Your second question for example has votes for "opinion-based", not for "unclear what you are asking". There are different close reasons and it's important to look at what they mean and how they apply to the question at hand. That the answerers understand your question doesn't mean it's on-topic. It seems to be clear what you are asking as the close-voters didn't vote as "unclear what you are asking", but they are concerned that there are not enough objectively ratable criteria in your question to allow the community to vote which answers are "okay" and which are "good". For example you mention that "plausible sounding handwavium" is okay - but that means every pseudo-science description that uses some technobabble is a valid answers, which allows lots of answers that are all equally valid. Which technobabble is better after all? That's what sphennings means with his comment - allowing handwavium as an answer is the same as allowing magic. It's just a different name and it allows for endless possibilities of answers, which is "primarily opinion-based" and only allows you to rate answers on your personal feeling of what's "plausible sounding".

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There's a difference between those who are simply having fun answering questions, and those who are maturing as participants on this (or any SE) site.

The former don't care what the rules are, they're simply having fun answering questions that tickle their fancy (Disclaimer: I have given in to this temptation).

The later realize that the rules are what separate this site from from sites like Quora.com, which basically permit any old question to be asked and answered and therefore have no focus and poor quality.

We want this site to be about worldbuilding and to adhere to the rules and usage model set forth by the SE team: one clear question leading to one best answer. Doing so retains our focus and improves the overall quality of both questions and answers.

Not to do so turns the site into a wild-west popularity contest. Fortunately, it isn't, which is why you can have multiple answers that are more popular than the accepted answer. Honestly, this isn't a democracy.

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Generally

We've all seen questions that have been flagged as off topic, too broad, etc. or have been voted with negatives numbers. And yet as supposedly poor as those questions are, often they still get lots of members giving answers.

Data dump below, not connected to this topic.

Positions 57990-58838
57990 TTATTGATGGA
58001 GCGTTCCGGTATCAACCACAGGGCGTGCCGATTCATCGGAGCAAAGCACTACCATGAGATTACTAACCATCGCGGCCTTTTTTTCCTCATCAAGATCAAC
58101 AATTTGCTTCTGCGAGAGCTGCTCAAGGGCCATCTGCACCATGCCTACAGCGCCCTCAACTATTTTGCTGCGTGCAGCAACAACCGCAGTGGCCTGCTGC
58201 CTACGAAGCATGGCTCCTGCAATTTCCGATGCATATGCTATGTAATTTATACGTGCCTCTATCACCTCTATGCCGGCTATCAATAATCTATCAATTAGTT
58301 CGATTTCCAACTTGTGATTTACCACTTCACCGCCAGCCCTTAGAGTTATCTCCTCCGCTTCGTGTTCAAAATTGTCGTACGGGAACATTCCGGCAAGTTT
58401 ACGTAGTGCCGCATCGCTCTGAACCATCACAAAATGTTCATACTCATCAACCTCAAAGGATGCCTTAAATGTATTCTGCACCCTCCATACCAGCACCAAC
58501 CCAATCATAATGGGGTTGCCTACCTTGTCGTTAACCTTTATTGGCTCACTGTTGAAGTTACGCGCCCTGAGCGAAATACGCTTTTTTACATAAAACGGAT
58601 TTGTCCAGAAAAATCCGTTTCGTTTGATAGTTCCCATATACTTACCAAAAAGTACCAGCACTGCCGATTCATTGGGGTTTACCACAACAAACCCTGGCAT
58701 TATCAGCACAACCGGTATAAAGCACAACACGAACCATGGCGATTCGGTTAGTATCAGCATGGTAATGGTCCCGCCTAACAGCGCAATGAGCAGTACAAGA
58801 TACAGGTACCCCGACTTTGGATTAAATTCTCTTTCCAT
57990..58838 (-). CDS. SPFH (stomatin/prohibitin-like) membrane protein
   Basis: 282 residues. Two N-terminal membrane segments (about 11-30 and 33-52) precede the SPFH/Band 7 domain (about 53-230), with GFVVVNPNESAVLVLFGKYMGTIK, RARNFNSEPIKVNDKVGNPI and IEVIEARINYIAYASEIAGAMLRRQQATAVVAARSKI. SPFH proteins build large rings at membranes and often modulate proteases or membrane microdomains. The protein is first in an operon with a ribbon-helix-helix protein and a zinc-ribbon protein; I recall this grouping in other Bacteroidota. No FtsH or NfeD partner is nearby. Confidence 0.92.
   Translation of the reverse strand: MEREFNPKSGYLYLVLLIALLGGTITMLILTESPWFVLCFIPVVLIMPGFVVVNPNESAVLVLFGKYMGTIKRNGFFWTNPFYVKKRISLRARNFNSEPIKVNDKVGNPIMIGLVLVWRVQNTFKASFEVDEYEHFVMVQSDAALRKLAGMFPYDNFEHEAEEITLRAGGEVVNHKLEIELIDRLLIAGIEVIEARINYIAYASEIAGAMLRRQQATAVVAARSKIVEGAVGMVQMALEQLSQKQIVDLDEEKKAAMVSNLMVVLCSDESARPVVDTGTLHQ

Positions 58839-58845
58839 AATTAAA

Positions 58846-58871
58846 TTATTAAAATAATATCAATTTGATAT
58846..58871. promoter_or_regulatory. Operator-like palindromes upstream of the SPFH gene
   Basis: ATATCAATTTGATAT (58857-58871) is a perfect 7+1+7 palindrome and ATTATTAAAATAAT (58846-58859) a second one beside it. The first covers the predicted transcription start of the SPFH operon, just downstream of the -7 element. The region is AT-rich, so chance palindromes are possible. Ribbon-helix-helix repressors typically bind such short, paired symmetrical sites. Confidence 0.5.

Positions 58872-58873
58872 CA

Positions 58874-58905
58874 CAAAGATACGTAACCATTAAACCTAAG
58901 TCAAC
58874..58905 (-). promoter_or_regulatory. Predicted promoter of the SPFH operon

The very definition of Too Broad is that there are too many answers. Arguing that the presence of many answers indicates that a question is not Too Broad is missing the point. A high number of answers suggests that the question is Too Broad. That's why we want more (narrow) questions, so that those answers can be distributed over more questions.

Correct me if you think I'm wrong but in my opinion if a question gets multiple answers then the question couldn't have been that hard to understand.

If multiple people understand the question differently, then they don't find the existing answers to answer the question that they read. This produces multiple answers, each essentially answering a different question.

Downvotes are for questions that lack research effort, are unclear, or are not useful. The first two lead to more answers. If even a small amount of research effort can answer the question, then it is easy for people to answer. Similarly, if there are many ways to read the question, then there are many ways to answer the question.

Specifically

Looking at your examples, the first half of this answer is off-topic. It answers your first sentence. Now, it's a perfectly good answer to the Physics question in your first sentence. But that doesn't make it on-topic. And your question, with its first sentence, encourages such answers. In fact, the way that you state it, that's the the real question and the rest of the question is just stating it at greater length.

You might consider moving your first paragraph towards the end and reframing it. That way you would be explaining the problem first. Then you'd be offering one possible solution. As is, I think that you are proposing a solution (albeit in the form of a question) to a problem that you have not defined yet. While I'm not one of the downvoters, this feels wrong. It reads more like you are asking a generic Physics question and then asking a Worldbuilding question.

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I think there are a wide range of dynamics at play here, any one or more than one of which could be a cause for what we see.

  • One dynamic, as I see it, is the "letter of the law" Question Police (folks who look out for any smallest infraction of SE rules and customs and act on that) vs the "spirit of the law" Question Rebels (folks who either don't care that much about restrictive rules or figure, it's a worldbuilding forum, I'm going to ask anyway!) In my limited experience here, I've seen very many perfectly valid, perfectly useful, perfectly interesting worldbuilding questions get called out for some more or less inscrutable infraction of SE custom. These are questions that would not even cause an askew glance in any other general worldbuilding forum.